Global gag rule: Biden to repeal ban on aid to foreign charities that help women access abortions

The policy has been a live wire since it was introduced by Ronald Reagan

Alice Hutton
Thursday 21 January 2021 11:17 EST
<p>Anthony Fauci addresses the 148th session of the WHO Executive Board</p>

Anthony Fauci addresses the 148th session of the WHO Executive Board

One of President Joe Biden’s first acts will be to revoke the ban on American aid for foreign charities providing abortions, reigniting a 36-year tug-of-war between Democratic and Republican presidents, and releasing $9billion of US federal funds.  

Anthony Fauci, director of the National Institute of Infectious Diseases, told the World Health Organization (WHO) on Thursday morning that the “global gag rule” would be repealed in the next few days as part of the new administration’s “commitment to protect women’s health and advance gender equality at home and around the world”.

The rule was first implemented by President Ronald Reagan in 1985, and is officially known as the “Mexico City policy”, because of the location of the United Nations International Conference on Population and Development, where it was announced a year earlier.

The move was designed to block US federal funding for any non governmental organisations (NGOs) that provide access to abortion, abortion counselling or that campaign for decriminalisation of the medical procedure, as part of their family planning services.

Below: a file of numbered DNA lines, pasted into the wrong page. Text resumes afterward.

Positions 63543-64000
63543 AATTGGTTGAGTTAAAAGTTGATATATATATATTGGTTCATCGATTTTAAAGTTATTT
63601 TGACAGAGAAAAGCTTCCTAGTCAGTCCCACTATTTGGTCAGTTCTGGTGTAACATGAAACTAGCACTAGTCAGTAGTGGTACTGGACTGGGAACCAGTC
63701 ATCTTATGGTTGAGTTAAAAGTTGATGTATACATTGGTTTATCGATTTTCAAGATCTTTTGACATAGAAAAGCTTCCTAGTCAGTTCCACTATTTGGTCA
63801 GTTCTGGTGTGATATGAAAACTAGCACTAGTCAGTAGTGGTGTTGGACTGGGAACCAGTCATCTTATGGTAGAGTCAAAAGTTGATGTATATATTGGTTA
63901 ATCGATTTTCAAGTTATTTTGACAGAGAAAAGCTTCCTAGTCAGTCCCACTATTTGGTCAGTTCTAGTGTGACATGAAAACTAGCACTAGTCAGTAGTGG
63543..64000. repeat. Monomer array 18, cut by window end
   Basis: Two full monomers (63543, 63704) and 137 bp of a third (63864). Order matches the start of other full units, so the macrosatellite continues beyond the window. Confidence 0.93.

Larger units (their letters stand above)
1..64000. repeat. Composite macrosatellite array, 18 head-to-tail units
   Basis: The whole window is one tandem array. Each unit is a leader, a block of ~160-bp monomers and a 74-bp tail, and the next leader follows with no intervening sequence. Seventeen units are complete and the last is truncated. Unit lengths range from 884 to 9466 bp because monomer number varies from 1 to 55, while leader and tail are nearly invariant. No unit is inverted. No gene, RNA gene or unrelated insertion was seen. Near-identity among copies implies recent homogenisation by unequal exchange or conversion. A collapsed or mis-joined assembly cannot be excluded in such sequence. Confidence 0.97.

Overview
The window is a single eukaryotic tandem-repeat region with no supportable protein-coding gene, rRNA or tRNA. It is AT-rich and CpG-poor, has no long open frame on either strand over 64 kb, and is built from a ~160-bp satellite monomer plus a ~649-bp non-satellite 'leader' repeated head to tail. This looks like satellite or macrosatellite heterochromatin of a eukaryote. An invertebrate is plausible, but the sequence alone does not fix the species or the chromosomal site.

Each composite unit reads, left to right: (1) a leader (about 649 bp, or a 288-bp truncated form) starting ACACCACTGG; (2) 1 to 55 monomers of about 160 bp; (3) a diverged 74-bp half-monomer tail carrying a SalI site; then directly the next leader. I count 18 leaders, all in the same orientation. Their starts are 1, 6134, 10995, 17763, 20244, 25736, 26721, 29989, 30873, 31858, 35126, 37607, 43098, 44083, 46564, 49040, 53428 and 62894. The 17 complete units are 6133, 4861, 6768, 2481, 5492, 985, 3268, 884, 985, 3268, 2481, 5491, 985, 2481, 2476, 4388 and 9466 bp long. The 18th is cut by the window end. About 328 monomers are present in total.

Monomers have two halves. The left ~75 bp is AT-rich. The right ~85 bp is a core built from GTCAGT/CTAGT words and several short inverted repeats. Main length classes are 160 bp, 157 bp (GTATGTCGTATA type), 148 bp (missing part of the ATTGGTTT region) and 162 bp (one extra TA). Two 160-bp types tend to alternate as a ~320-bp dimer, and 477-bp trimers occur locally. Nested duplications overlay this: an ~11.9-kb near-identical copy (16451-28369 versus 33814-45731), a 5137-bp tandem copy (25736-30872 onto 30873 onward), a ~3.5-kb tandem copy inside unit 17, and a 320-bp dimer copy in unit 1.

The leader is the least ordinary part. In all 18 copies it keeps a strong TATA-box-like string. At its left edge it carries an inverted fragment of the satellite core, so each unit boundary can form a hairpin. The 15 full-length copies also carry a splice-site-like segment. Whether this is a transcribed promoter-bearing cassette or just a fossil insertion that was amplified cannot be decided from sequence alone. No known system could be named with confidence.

Since then, every Democratic president has removed it, including Bill Clinton in 1993 and Barack Obama in 2009, and every Republican commander-in-chief has reinstated it, including George H W Bush in 1989, George W Bush in 2001 and Mr Trump in 2017.

It has been in place for 20 out of 36 years.

Reinstating it was one of President Trump’s first acts in office, signing the order three days after his inauguration, and renaming it: “Protecting Life in Global Health Assistance”.

But under his administration the policy was expanded even further.

In May 2017 the ban, which previously covered around $600million in family planning funds, was applied to all American international health care, totalling an estimated $9billion, including HIV, nutrition, tuberculosis and malaria programmes.

Scientific papers published in peer-reviewed journals, like The Lancet in 2019, have since claimed that the policy is counter-productive and has the unintended effect of actually increasing unintended pregnancies and abortions.

“President Biden will be revoking the ‘Mexico City policy’ in the coming days as part of his broader commitment to protect women’s health and advance gender equality at home and around the world,” Dr Fauci told the group’s annual executive board meeting, as reported in The Guardian.

The meeting also marked the start of a thaw in WHO and US relations.

Dr Fauci, the chief medical adviser, announced today that America would be remaining a member, after Trump announced a withdrawal back in May because it was allegedly too “China-centric”.

They will also be formally joining Covax, a programme that pools international funds to buy vaccines and equally distribute them around the world.

“I am honoured to announce the US will remain a member of the WHO,” Dr Fauci said, paying tribute to the WHO’s “relentless” work and calling the director-general Tedros Adhanom Ghebreyesus, “my dear friend”.

Mr Tedros called Dr Fauci “my brother Tony”.

“This is a good day for the WHO and a good day for global health,” he added.

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